With Kubos, Companies Enter the Space Age Faster

May 6, 2015

7:00 pm

kubos_logoAccording to a 2014 report from the Space Foundation, space exploration and technology is a $314 billion market and – with major projects underway including SpaceX and Blue Origin – Texas is well-positioned to capitalize. Thirty space startups are launched annually, and Denton-based Kubos is poised to take off, by marrying the creativity of traditional software developers with the commercial space industry – creating the first open-source platform for nano-satellites. Its mission is to accelerate the New Space Race by making satellite design, development and deployment as accessible as possible. Early results indicate the software can cut development time by half, and overall project costs by 75%.

CubeSat rendering  Image credit: NASA's CubeSat Launch Initiative

According to Kubos, half of the battle is helping companies wrap their heads around the scale of space, or nano-satellites. For example, a CubeSat is only the size of a coffee mug, but the distance between Low Earth Orbit and Geostationary Orbit is over 20,000 miles. Kubos’s service helps non-traditional companies understand the benefits gained through leveraging satellite technology. Through full service CubeSat missions, customers can accomplish everything from testing existing products in space to developing new products and revenue opportunities.

We picked Kubos co-founder and COO Tyler Browder’s brain to learn more:

What’s the Hardest Lesson you’ve learned Starting Up?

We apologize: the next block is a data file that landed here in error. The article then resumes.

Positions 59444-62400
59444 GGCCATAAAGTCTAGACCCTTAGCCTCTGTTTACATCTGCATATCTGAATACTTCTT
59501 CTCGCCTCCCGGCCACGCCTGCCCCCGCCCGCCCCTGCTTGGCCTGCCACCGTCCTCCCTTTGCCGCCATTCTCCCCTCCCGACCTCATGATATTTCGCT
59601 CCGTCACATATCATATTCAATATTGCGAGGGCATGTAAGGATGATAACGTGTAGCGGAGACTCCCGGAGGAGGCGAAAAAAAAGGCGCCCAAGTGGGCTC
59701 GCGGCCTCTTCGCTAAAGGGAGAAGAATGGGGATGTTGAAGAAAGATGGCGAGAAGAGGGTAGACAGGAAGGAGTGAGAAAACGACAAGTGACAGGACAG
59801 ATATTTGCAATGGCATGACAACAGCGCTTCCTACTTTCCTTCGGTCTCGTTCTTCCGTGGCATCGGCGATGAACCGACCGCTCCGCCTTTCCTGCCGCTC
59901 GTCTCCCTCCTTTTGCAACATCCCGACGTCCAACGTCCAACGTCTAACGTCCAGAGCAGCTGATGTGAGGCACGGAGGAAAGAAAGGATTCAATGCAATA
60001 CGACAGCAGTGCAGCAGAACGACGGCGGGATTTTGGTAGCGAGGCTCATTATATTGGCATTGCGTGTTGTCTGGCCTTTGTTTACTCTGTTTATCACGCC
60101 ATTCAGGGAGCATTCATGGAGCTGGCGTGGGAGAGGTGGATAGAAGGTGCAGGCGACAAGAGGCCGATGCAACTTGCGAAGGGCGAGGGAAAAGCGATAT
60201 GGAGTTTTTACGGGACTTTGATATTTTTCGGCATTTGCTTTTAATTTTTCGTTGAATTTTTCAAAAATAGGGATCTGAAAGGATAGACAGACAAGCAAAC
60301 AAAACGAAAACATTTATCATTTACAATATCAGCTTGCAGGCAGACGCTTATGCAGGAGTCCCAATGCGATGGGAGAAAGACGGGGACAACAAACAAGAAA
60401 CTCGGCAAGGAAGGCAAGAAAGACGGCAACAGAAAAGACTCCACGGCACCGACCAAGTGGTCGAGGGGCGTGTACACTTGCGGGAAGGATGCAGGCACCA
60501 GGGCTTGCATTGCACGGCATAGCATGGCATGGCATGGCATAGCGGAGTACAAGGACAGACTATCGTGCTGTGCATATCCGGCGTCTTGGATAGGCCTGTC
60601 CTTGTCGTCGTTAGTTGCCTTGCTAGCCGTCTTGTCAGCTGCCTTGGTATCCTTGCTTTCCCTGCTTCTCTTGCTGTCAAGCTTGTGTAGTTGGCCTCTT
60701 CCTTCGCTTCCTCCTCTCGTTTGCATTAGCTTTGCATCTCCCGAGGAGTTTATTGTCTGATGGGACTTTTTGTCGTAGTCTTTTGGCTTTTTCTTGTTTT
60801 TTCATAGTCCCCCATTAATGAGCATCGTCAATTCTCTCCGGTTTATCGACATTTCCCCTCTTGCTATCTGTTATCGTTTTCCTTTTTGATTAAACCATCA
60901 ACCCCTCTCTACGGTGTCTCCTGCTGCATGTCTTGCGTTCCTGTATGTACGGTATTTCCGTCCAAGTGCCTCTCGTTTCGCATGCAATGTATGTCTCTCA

So far, the hardest lesson I’ve learned is how to stay in the pit. How to stay engaged, in the lowest emotional point of Kubos’ young life, and stay there, to fight it, and figure it out. ‘Cause you have to. There are no other options at this point. I remember Marshall (CEO of Kubos) and I in a crappy apartment on a business in San Francisco, and after having someone blow up all our ideas, and we had to sit there and figure it out. There was nowhere to go and no one to help us. We had to do it. It was a terrible experience that changed everything.

What’s the biggest Advantage to starting up in your City?
Denton is a great place to start a business. We have a strong tech community here filled with people who are passionate about tech and startups. We have a city government that is putting their money where their mouth is and doing things that help the community. Denton in general is a great place to experience cultures of all types. Denton is also a part of the North Texas startup community which is amazing and supportive.

What emerging Trends are you Excited About?
The continuing trend of cheaper electronics and more launch opportunities mean that more small satellites will soon be deployed, in large numbers, to provide internet access to underserved populations.

What’s your wildest Long Term Vision for this product?
To change the way people across the globe access information, collect data, and expand human understanding by accelerating satellite development with new technology, new ways of approaching remote sensing and communications.

If your Startup Were Animal, what would it be?
Monarch Butterfly – They are small, beautiful, and can travel great distances. I think that sums us up.

Follow Kubos: @KubosTech

Image Credit: Flickr/Sweetie187

 

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Jen Sanders is an avid supporter of the startup community locally and nationally, She currently serves as an Ambassador for the Dallas Entrepreneur Center (DEC) and is an Advisory Board member for retail and lifestyle startup, Need. Jen is an angel investor and works with several local startups and nonprofits. Most recent obsession: smart cities and sustainable urban development. She graduated from the University of Virginia with a B.A. in Psychology with a minor concentration in Economics.

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